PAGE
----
Though the ‘Asia Extreme’ moniker has only been around since 2005, Asian cinema, particularly from Hong Kong and Japan, has a long and illustrious history with cutting edge genre fare, and has been producing and distributing envelope-pushing films for nearly fifty years. While these films rarely found a home outside of their native countries, their taboo-busting efforts were not unnoticed at home where they had loyal and dedicated followers.
If one were to survey Japanese films that have been distributed in America over the last thirty to forty years, certain patterns would form. Works from the great masters, historical epics, dramas, monster movies and of course horror have certainly been well represented for decades. But one genre that’s severely lacking is comedy. In 1985, Juzo Itami’s noodle-western TAMPOPO became a smash hit, playing to sell-out crowds for months. However, since that time there haven’t been many Japanese comedies to find their way into the cultural zeitgeist, but that’s not for lack of material.
Though not quite a household name, prolific auteur Takashi Miike has made quite a splash outside of his native Japan, both within the fanboy community as well as the cinephile set. Then again, when you’ve completed nearly eighty films in only eighteen years, you’re bound to get recognized.
Though Thailand’s cinematic history extends back to 1923, it’s only been in last ten years or so that Thai films began cropping up in festivals and theaters worldwide. Even at home, directors were mostly churning out populist fare, catering to the masses with low-budget genre productions. In the 1970s there was a brief period of socially critical films, which stemmed from the student uprisings of 1973 and 1976. However, it wasn’t until 1997 that Thai cinema found acceptance and acclaim in the west, and it began when newcomer Pen-Ek Ratanaraung’s debut feature, FUN BAR KARAOKE, had its world premiere at the Berlin Film Festival. Considered the birth of New Thai Cinema, it paved the way for a handful of directors working both within genres (Prachya Pinkaew, ONG BAK) and strictly arthouse (Aphichatpong Weerasethakul, SYNDROMES AND A CENTURY). Yet what separates Ratanaraung from most of his peers is the international success he’s found from audiences both high and low.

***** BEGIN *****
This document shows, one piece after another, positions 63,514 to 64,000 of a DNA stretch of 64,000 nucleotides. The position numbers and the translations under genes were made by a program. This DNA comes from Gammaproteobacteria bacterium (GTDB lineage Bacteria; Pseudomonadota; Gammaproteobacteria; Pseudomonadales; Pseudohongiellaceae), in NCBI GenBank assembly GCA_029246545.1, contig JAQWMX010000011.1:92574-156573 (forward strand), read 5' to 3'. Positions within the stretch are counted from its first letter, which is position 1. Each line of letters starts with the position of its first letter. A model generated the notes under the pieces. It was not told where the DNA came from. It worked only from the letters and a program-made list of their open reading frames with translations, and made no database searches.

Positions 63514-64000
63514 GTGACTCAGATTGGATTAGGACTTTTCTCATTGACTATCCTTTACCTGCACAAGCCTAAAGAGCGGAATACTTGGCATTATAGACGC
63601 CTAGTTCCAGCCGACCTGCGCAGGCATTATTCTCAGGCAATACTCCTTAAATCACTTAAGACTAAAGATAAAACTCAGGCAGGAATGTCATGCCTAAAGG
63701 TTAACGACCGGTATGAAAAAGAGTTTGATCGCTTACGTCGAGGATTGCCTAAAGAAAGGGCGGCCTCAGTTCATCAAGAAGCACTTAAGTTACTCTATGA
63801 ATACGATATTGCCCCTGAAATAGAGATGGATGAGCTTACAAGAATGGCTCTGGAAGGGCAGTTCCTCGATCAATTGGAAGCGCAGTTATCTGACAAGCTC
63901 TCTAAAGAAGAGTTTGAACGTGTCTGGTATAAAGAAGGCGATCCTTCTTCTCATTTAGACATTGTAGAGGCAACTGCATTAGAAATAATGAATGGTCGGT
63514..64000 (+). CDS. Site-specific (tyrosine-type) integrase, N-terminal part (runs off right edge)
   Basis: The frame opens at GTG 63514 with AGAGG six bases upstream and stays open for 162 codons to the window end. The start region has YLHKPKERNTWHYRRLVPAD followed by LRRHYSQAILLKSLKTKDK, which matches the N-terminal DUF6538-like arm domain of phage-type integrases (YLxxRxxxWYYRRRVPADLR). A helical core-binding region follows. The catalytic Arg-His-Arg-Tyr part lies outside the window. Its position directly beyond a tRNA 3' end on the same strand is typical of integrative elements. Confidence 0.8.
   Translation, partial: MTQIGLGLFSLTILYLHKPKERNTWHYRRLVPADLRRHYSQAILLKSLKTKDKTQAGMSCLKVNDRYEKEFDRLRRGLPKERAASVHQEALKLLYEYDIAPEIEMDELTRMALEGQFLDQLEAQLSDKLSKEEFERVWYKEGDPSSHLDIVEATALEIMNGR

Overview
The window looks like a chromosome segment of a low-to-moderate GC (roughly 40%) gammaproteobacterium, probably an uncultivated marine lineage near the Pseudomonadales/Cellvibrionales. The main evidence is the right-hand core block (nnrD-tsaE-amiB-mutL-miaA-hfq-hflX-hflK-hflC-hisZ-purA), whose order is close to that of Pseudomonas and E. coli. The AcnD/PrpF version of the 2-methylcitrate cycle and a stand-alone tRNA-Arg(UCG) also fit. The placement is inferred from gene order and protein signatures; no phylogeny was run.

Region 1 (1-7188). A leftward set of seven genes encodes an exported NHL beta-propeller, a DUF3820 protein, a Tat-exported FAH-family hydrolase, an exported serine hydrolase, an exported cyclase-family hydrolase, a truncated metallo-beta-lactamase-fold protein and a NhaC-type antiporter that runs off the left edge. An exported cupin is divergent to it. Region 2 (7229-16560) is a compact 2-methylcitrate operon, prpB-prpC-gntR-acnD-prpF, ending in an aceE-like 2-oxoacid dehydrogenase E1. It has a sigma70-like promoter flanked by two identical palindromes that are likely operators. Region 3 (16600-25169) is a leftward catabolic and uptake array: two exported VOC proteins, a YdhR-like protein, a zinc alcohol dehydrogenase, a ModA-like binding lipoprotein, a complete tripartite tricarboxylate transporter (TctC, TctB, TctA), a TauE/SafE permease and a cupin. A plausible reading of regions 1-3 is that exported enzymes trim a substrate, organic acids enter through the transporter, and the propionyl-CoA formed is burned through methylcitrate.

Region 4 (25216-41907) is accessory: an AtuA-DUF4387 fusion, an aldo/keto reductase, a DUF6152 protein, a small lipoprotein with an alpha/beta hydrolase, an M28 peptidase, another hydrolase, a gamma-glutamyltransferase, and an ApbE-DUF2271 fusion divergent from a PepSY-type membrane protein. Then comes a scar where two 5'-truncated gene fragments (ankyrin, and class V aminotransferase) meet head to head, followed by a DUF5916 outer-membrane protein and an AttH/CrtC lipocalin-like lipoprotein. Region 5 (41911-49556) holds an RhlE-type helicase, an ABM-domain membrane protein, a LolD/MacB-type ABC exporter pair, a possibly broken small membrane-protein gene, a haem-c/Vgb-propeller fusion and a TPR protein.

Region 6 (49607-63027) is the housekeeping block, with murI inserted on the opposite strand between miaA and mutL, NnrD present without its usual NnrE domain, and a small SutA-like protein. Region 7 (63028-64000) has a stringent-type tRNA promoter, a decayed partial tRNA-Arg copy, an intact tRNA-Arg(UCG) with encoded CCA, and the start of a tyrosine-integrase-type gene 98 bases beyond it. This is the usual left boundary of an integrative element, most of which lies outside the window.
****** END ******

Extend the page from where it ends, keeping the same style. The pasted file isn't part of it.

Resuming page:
Vengeance as a core theme is no stranger to Asian cinema, and it’s been employed by directors working in genre cinema (Shunya Ito’s FEMALE PRISONER #701: SCORPION) as well as those catering to the arthouse crowd (Akira Kurosawa’s THE BAD SLEEP WELL). Quentin Tarantino’s KILL BILL films were an amalgam of Asian revenge films; everything from Hong Kong Kung-Fu flicks of the 70s to Toshiya Fujita’s LADY SNOWBLOOD series.
It doesn’t take much more than a precursory glance at Hollywood’s output in recent years to conclude that there’s without question a shortage of original ideas. Reboots of old franchises (STAR TREK), endless, pointless sequels (THE SISTERHOOD OF THE TRAVELING PANTS 2), and even toy and board game-based movies (GI-JOE, MONOPOLY) are being green-lit by studios more than willing to dump millions into their productions. But by far the most egregious offense is the ever-increasing trend of remakes, particularly of films from Asia. To look at the situation, you’d think there wasn’t a single original screenplay to be found in all of the US.